Intrepid Antiwarriors of the Libertarian Right Stake Their Rightful Claim to Power

Looking into the endearing obsession known as Antiwar.com

Justin Raimondo is hunched in front of his computer, in the living room of his cramped one-bedroom Pacific Heights apartment, under a framed poster of the Ayn Rand commemorative postage stamp. A 52-year-old with the lithe body of a much younger man – the result of obsessive workouts – Raimondo has brown eyes cupped in dark circles, and a Vantage cigarette hangs from the corner of his scowling lips. It's his fifth in as many minutes. He throws back his head, lets out a stream of smoke, and howls, "Aaaaaaaagh!"

Raimondo is a libertarian political writer who pens a thrice-weekly column for Antiwar.com, an anti-U.S. foreign intervention Weblog he works on full time with his friend, Eric Garris. Raimondo's style is sarcastic and polemical; his targets are the evil "neocons" running the Bush administration – "Rummy," "Condi," and the rest, whose dastardly warmongering has led the country into blood-soaked ruin.

To get into the right caustic groove each morning, Raimondo pumps a little iron, smokes a joint, and checks what his archenemies are writing in the National Review and the Weekly Standard. Normally, at this time – 11 a.m. – he would be dashing off another screed about the neocons' former, pro-Stalinist sympathies, or asking important questions about what Israel really knew, beforehand, about 9/11.

Many early Randians, like Justin 
Raimondo, became libertarians.
James Sanders
Many early Randians, like Justin Raimondo, became libertarians.
Colin Hunter is the deep pockets 
behind Antiwar.com.
James Sanders
Colin Hunter is the deep pockets behind Antiwar.com.

Today, though, Raimondo is distracted. He's been asked to deliver two speeches for the annual gathering of the John Randolph Society, an obscure organization that unites right-wing libertarians and old-school isolationist Republicans in celebration of Randolph, a powerful Virginia legislator from the early 1800s who championed states' rights and individual liberty with fiery, flamboyant style. Raimondo is thrilled to be headed to the conference, held this year in New Orleans. But it starts in two days, and he has been too busy with Antiwar.com to prepare.

"Where am I going to find a suit jacket?" he wails, melodramatically, slumping in his desk chair.

"Kmart?" suggests his boyfriend, Yoshi Abe, a 26-year-old Japanese fine art photographer who is lounging on a chair, chain-smoking. Raimondo, as Abe knows, has only $56 in his bank account.

"Shut up, Yoshi," groans Raimondo. "Oh GAWD." He lights another Vantage, sucks deeply, and exhales loudly with the kind of head-splitting exasperation usually reserved for doing taxes or visiting in-laws.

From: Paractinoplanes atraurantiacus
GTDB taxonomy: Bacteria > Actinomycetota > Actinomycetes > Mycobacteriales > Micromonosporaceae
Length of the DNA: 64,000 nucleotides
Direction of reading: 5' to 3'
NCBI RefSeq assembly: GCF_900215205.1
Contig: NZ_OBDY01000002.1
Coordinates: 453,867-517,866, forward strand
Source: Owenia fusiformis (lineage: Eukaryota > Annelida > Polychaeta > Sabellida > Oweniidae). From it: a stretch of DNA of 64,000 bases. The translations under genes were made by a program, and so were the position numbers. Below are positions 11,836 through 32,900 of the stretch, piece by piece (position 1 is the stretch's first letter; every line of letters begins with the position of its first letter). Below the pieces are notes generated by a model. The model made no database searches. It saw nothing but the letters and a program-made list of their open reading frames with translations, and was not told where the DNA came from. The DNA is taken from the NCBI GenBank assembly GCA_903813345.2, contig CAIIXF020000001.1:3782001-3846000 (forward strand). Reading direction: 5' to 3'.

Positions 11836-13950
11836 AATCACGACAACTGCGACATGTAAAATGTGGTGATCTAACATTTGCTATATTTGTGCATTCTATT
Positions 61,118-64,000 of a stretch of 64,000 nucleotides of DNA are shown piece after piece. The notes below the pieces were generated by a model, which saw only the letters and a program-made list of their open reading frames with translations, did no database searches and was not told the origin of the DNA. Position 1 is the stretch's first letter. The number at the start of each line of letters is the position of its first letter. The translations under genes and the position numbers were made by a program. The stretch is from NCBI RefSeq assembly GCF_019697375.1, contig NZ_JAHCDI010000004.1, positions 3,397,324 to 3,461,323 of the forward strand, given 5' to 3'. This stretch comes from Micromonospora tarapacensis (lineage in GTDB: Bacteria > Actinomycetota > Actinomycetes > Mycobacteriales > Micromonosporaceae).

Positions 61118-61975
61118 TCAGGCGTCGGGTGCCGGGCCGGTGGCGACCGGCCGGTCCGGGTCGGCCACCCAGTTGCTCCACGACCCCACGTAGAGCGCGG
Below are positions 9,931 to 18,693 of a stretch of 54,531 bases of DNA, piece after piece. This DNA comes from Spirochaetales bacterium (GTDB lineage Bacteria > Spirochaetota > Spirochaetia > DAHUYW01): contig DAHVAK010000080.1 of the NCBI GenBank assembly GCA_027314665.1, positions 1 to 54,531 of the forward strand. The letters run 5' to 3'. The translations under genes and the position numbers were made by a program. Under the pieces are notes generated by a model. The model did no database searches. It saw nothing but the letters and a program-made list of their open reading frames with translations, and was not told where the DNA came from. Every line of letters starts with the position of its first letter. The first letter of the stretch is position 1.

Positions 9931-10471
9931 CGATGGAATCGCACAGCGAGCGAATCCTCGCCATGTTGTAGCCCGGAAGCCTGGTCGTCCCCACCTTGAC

Raimondo's groaning is really a drama queen's victory cry. For decades, Raimondo and Garris have been trying hard to get political ideologues from the John Randolph Society – or, really, just about anybody – interested in them.

Garris and Raimondo are radical libertarians who fervently believe government should stay out of people's business. Their social program includes slashing taxes, ending war, legalizing dope, and scrapping social services like welfare. For 25 years they've tried to get these views heard through fruitless political activism. While their contemporaries mainstreamed their political views, started families, built careers, and bought houses, Garris and Raimondo continued their ideological mission. They campaigned for candidates who never won, published newsletters that few read, tried – and failed – to win prominence in the Republican Party, and even opened up a bookstore (which they were later forced to sell).

But when Garris started Antiwar.com, their luck turned around. With financial backing from their wealthy libertarian friend Colin Hunter, Garris and Raimondo dedicated themselves full time to blogging. Hunter let Garris move into a guesthouse on the grounds of his posh mansion in Menlo Park. Spurred by interest in the war in Iraq, thousands of people visit the blog every day.

For the first time in his career, Raimondo's opinions as a writer are being read, and sometimes even taken seriously. He's being asked to speak alongside real politics, policy, and media professionals. His name has appeared in the pages of the venerable conservative magazine National Review. As the site's Webmaster, Garris is getting hate mail, fan mail, and even donations, from around the world. In the way that one can go from being nobody to somebody on the Internet in a matter of minutes, Raimondo and Garris have achieved – in the nine months since the war started – a degree of semilegitimacy they've sought for nearly three decades.

But the legitimacy is, at best, incomplete. Whatever fame Raimondo and Garris can claim comes largely from criticizing a conservative Republican administration that took office extolling the virtues of limiting American military intervention around the world. It remains to be seen whether these two partners in advocacy – who consider themselves conservatives and hold membership in the Republican Party – are more than a novelty act on the national politics and policy stage.

"Oh GAWD," groans Raimondo again. He really will have to buy that sports jacket.


At first glance, Antiwar.com might seem the work of lefties. The site's amateurish front page, with its red headlines mashed together on a white background, links to stories from around the world, so long as they have an anti-war spin. On a typical day last month, it featured a USA Today story about a poll that indicated U.S. support for the war was dropping, and another, from the (London) Guardian, about former Defense Policy Board Chairman Richard Perle stating that the United States had broken international law by invading Iraq. Among Antiwar.com's columnists you'll find way-left Nation scribe Alexander Cockburn.

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